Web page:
Alexander the Great

Of the many men in world history there has been one figure who stood above them all. One who is the most well-known and legendary on Earth. This man is no other than Alexander the Great. Tutored by the great philosopher, Aristotle. Conqueror of the seemingly unstoppable Persian empire. Alexander alone has accomplished many great feats in all recorded history. He was brave, arrogant, and overconfident in himself. He shares these same personal characteristics as the character Julius Caesar in William Shakespeare’s play The Tragedy of Julius Caesar.
Alexander the Great was born in the city of Pella, which was the capitol of Macedonia. His father, King Philip II, was the King of Macedonia (Alexander). His mother, Olympias, was a princess of Epirus. Alexander was tutored by the great philosopher Aristotle, who had set down many scientific theories in physics (Alexander). Aristotle taught Alexander in many disciplines, such as Literature and rhetoric; he was very interested in science, philosophy, and medicine.   In the summer of 336 B.C. King Philip II was assassinated. Alexander took his father’s throne(Alexander).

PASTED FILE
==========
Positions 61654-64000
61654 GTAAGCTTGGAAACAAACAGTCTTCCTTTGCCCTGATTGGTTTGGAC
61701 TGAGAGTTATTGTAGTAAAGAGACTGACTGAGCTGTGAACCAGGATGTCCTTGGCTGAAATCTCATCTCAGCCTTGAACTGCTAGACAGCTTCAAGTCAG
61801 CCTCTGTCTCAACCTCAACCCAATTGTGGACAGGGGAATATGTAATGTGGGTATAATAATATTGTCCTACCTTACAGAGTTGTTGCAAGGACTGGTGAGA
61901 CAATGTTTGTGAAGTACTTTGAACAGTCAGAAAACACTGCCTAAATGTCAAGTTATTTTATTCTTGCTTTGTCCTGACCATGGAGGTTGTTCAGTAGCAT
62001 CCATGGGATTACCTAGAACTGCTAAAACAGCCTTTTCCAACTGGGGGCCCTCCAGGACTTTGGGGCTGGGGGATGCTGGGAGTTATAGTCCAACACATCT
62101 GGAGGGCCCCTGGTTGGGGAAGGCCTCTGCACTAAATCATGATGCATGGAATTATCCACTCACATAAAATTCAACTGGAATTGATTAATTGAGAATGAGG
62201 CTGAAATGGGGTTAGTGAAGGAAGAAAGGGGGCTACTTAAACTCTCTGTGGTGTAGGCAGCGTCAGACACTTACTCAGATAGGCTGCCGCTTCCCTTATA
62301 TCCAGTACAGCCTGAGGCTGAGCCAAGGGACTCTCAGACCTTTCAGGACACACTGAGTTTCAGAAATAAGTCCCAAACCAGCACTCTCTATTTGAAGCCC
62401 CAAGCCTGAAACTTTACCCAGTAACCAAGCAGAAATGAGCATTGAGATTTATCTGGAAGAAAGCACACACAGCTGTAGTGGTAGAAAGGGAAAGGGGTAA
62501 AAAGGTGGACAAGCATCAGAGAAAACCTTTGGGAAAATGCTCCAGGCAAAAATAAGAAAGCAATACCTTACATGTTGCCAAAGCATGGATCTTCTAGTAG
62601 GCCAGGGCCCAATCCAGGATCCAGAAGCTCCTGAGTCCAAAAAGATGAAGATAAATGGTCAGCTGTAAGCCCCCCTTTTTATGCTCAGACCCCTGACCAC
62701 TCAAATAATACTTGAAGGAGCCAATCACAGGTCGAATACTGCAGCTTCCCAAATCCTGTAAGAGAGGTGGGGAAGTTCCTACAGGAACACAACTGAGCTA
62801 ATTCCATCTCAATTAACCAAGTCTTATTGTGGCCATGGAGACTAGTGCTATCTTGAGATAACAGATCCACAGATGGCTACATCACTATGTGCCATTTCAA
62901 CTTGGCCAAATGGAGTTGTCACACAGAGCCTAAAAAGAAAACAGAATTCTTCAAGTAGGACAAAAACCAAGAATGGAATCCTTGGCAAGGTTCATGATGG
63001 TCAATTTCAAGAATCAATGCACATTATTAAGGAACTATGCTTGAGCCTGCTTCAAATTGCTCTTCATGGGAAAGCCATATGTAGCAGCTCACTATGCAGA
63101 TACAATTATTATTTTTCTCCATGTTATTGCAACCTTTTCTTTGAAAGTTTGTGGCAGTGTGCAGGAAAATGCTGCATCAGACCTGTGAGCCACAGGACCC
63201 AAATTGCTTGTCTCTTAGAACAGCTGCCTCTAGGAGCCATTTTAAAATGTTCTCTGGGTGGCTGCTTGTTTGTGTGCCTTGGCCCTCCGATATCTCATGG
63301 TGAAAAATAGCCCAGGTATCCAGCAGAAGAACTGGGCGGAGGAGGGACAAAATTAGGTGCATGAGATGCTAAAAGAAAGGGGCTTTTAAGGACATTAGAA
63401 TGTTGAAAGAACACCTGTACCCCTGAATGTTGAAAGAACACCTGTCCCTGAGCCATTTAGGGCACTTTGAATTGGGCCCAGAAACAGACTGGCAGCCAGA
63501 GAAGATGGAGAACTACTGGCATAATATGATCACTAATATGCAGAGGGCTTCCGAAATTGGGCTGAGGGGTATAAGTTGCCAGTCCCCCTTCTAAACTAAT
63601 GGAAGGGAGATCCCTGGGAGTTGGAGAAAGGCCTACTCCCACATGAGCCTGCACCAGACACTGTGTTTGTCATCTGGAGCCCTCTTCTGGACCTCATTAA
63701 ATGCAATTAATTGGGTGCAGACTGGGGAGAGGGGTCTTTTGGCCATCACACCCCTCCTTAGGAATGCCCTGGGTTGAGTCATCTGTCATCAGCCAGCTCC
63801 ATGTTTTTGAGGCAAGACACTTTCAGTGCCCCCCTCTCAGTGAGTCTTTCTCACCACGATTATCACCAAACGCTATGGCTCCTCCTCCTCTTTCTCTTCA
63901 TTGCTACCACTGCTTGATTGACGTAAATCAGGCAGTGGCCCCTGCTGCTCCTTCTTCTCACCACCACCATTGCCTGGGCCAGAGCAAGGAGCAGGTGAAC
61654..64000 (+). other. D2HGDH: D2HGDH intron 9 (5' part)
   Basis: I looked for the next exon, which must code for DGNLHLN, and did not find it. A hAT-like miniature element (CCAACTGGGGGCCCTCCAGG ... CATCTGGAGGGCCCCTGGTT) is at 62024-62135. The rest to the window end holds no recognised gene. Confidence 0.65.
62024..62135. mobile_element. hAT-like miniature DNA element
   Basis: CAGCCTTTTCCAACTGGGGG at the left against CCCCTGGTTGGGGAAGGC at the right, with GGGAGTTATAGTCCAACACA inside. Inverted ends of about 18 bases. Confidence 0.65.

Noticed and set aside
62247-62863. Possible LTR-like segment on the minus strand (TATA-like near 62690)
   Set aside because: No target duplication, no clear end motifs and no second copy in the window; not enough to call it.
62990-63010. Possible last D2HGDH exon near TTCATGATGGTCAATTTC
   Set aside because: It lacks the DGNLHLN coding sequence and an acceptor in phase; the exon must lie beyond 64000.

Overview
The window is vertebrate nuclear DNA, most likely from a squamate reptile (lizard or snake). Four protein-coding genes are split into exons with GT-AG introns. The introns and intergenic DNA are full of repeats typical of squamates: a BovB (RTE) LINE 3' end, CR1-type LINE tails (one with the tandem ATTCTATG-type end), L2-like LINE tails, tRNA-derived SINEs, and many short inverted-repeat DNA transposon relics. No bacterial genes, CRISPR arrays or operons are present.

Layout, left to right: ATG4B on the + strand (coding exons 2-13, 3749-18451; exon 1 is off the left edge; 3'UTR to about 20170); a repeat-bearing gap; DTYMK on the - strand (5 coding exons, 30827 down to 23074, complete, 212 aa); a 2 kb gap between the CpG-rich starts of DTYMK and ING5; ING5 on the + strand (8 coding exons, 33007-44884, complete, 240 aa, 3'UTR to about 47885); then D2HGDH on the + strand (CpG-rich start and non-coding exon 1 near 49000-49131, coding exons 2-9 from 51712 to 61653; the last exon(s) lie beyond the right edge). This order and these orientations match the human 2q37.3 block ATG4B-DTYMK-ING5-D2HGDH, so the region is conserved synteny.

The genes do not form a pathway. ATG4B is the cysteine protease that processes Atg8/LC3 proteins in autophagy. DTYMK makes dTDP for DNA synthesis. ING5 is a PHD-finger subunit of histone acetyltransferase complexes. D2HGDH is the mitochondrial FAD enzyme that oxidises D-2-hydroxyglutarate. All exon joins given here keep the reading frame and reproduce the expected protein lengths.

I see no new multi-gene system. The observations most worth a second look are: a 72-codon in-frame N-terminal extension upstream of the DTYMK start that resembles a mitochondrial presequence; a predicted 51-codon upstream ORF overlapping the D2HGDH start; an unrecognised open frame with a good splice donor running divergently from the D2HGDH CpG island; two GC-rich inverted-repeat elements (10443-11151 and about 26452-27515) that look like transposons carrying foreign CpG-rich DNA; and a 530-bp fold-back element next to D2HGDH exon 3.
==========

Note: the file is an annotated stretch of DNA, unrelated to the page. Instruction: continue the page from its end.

After Alexander disposed of all domestic threats he set out on a military campaign against the Persians, originally planned by his father. In the spring of 334 BC, Alexander attacked an army of 40,000 Persians and Greek mercenaries with an army of only 35,000 men(Conquerors). This shows Alexander to be extremely brave. Alexander shares this trait with Caesar when he says, “Cowards die many times before their deaths…The valiant never taste of death but once” (II.ii.32-33).
Continuing on his campaign, he stopped at Phyria and untied the Gordian knot. The Gordian knot was a knot tied by king Gordius, that in legend was tied so intricately tied that the one who was able to untie it would be ruler of all Asia (Gordian).
Alexander encountered the main Persian army commanded by king Darius in 333 BC. He succeeded, and pushed Darius north abandoning his...